When thinking about swimming feats, the English channel swim always comes first to mind. At its shortest point, the distance between the English and French coastlines is only 22 miles, but a combination of cold and strong currents mean that only 10% of people who attempt this feat actually make it to the other side.
The first channel attempt was by J.B Johnson, who had to pull out after just over an hour. Three years later, Paul Boyton made it to the other side using a special prototype buoyancy suit. However the first unaided swim went to Captain Matthew Webb, who swam from Dover to Calais in 21 hours and 45 minutes on his second attempt.
Curiously, after this success it was to be 35 years before another was registered, although there were plenty of attempts. One man, Jabez Wolffe tried and failed on no less than 22 occasions, four of them by less than a mile! Thomas Burgess had better success, becoming the second man to swim the channel on is 13th attempt.
The first man to swim in the reverse direction from France to England was Enrico Tiraboschi in 1923 – nowadays France-England is recognised as the ‘easy’ route because of favourable tides. In 1926 Gertrude Ederle became the first woman to complete the distance.
The popularity of channel swimming reached new heights with the staging of a cross-Channel race in 1950; 20 entrants took part in the inaugural race, 9 of whom finished. In 1972, 15-year old Lynne Cox became the youngest person to swim the channel, breaking the men’s and women’s speed records in the process, and in 1988 Thomas Gregory swum the channel aged just 11.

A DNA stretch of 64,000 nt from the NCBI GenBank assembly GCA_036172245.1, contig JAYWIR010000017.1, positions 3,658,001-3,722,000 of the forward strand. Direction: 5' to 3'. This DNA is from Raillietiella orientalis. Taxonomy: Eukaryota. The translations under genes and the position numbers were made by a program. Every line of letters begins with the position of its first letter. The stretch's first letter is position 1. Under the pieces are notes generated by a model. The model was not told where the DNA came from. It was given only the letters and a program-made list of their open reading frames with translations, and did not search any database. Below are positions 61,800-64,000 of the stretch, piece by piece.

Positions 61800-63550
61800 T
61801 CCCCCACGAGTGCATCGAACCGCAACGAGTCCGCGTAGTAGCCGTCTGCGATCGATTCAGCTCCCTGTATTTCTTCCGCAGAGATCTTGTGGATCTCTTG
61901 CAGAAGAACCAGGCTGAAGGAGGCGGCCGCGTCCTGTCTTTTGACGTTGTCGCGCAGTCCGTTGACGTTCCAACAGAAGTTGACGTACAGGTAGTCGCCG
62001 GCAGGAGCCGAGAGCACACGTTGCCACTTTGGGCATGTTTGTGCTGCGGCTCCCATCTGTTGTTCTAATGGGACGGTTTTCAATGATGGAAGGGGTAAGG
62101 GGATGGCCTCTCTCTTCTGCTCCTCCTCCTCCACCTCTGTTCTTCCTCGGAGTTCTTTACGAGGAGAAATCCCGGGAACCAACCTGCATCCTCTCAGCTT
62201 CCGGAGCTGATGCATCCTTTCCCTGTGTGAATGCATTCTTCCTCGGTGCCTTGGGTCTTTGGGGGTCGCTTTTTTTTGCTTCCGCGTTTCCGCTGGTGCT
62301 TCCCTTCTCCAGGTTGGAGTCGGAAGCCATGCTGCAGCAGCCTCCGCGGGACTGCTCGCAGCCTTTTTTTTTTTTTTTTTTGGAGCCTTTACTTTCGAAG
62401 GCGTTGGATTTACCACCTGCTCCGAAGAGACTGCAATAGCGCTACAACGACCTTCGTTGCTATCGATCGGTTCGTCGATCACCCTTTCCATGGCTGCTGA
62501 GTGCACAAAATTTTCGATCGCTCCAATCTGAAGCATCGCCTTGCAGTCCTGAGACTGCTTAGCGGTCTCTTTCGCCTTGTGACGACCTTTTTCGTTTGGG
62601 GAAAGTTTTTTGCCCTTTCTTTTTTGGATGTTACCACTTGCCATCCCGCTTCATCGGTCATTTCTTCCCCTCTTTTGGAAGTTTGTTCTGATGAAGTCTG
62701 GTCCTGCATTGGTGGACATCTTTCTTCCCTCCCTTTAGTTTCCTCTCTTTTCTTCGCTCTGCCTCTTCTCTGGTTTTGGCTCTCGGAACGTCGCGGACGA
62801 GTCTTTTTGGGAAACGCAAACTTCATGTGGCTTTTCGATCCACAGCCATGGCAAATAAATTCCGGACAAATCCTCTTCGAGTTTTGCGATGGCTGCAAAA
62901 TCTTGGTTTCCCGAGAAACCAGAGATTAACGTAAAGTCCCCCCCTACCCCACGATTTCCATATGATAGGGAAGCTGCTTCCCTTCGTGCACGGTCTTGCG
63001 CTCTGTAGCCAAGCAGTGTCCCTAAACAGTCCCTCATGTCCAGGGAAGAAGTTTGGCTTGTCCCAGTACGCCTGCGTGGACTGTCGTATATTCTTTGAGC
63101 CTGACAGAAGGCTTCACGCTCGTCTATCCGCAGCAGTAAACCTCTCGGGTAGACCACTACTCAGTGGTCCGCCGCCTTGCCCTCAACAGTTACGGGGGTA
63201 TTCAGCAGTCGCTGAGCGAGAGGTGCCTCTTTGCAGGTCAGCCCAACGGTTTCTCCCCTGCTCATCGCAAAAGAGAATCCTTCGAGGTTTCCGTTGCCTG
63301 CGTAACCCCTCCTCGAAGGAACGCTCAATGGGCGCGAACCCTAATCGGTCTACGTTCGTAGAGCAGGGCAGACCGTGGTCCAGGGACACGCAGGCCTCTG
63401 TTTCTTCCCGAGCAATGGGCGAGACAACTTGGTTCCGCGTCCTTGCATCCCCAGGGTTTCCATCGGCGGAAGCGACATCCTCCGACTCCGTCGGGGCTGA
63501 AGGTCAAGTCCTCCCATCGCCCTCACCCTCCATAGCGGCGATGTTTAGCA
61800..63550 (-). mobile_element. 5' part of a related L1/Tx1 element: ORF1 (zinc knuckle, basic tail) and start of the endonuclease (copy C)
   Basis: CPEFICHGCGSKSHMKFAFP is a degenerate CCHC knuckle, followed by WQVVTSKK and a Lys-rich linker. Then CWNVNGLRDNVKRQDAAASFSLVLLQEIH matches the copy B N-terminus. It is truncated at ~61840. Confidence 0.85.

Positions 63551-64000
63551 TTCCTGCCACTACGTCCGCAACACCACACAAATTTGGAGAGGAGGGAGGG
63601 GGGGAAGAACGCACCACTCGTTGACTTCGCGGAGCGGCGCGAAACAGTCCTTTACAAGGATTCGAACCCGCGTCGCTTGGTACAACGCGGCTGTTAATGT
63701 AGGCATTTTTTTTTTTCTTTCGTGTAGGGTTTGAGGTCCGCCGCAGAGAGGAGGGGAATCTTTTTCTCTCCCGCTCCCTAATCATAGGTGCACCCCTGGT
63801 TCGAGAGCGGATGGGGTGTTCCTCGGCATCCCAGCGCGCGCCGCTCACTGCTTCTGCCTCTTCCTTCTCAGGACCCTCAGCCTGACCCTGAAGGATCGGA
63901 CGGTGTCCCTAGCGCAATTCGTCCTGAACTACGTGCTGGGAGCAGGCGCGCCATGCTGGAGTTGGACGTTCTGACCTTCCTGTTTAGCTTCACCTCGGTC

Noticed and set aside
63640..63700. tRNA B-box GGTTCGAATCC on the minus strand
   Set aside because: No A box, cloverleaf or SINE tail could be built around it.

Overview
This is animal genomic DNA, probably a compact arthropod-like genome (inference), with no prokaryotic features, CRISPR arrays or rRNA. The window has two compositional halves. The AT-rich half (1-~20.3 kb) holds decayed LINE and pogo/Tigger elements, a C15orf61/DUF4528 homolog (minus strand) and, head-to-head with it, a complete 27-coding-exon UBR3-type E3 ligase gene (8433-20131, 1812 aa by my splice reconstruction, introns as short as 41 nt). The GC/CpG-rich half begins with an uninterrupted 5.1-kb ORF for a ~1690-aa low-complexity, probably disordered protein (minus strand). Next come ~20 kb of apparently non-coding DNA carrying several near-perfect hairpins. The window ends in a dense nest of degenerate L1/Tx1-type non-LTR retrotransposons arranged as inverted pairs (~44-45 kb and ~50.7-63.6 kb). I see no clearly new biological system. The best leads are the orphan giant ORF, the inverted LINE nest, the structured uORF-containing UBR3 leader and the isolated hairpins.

To date, over 1200 people have completed this challenge since the first success more than 130 years ago. The team with the record for the most swims is the Sri Chinmoy Marathon Team with now almost forty swims completed by its members. The current speed record is held by Christof Wandratsch in a staggering time of 7 hours and 3 minutes. However, the undisputed channel crossing champion is Alison Streeter, who originally hails from Dover and has crossed the channel 43 times, in addition to setting the first three-way channel crossing – a return journey to Dover and then back to France again! The popularity of Channel swimming is now such that hopeful swimmers must go on a waiting list to secure a boat crew to escort them across.